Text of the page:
October 3, 2019
Author: Chilton Williamson

A couple of decades ago when I was living in Las Cruces, New Mexico I met a Mexican-American gentleman named Sócrates Villa, a former illegal alien who had got himself and his family legalized,  become a great patriot, run for State Representative as a conservative Republican, but been defeated by the Nueva méxicana candidate from Albuquerque. Shortly afterward he moved his family of four back to Ciudad Chihuahua. Sócrates had many interesting experiences during his nearly two decades in Los Estados Unidos.  He used to recount them for me while we sat drinking whiskey with shots of tequila in his local taberno. Later I wrote them up, lightly fictionalized: the truth, mainly, but with some stretchers, as Huck Finn says.  He was delighted with the result,  requesting only that his given name be changed from Sócrates, which he found embarrassing. I suggested Héctor, a choice that delighted him. He is a direct descendent of Pancho Villa, so the heroic implications of  the name seemed appropriate to us both.  The book found a publisher shortly after the Villas returned to Ciudad Chihuahua, but  Sócrates came north to New Mexico for the book launch in Santa Fe, where he made a big hit. (We have a sequel prepared, which is looking for a publisher .)

                               We kept in touch  for years before losing contact for a time. I heard from him next in 2016 when, as a Mexican national with joint citizenship who’d been a vocal supporter of George W. Bush among the Mexican-American community in the borderlands, he was campaigning across the region for Donald Trump.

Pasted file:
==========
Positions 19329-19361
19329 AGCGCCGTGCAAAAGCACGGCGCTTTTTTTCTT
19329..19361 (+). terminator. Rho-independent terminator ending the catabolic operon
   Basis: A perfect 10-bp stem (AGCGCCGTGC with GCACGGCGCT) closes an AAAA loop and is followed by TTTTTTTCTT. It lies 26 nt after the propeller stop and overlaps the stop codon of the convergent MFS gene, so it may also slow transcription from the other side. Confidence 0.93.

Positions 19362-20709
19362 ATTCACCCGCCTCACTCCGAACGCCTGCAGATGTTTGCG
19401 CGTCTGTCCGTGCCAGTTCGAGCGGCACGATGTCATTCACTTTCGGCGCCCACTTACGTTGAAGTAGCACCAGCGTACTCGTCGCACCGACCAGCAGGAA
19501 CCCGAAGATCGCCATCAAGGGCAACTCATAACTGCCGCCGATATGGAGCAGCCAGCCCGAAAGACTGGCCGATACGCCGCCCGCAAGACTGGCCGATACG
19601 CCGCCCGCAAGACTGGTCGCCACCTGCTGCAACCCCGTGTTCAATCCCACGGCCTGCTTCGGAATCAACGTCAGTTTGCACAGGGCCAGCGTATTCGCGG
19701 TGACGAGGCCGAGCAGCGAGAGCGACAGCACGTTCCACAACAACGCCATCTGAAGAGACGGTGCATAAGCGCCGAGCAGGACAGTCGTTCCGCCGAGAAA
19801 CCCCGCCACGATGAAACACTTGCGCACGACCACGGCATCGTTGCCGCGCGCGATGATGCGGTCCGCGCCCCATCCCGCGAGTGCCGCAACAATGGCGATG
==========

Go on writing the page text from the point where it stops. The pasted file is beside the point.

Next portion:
Following Trump’s victory over Hillary Clinton, Héctor had high hopes for a position in the administration.  Unfortunately these came to nothing and again he dropped out of site until the day before yesterday, when I had a phone call from him after he’d discovered The Divide. Sócretes is living in El Paso now.  He worries about the Democrats’ impeachment campaign and the President’s prospects for reelection. Anxious as always to help, he’s busy trying to organize a chapter of Los Muchachos Orgullosos–in English, The Proud Boys–from among the male Latino population in and around the city and plans to run for State Representative once he has established residency in Texas. His aim is to run against Beto O’Rourke after Beto is forced out of the race for the Democratic presidential nomination on a skateboard by his more politically talented opponents in the field.

Sócrates is an intelligent, amusing, endearing, and highly energetic man, and a great American. I wish him well with his political ambitions and expect to comment now and again in this space on his doings and give him whatever support I can. I suppose I’ll have to send him some money sooner or later.

October 3 2019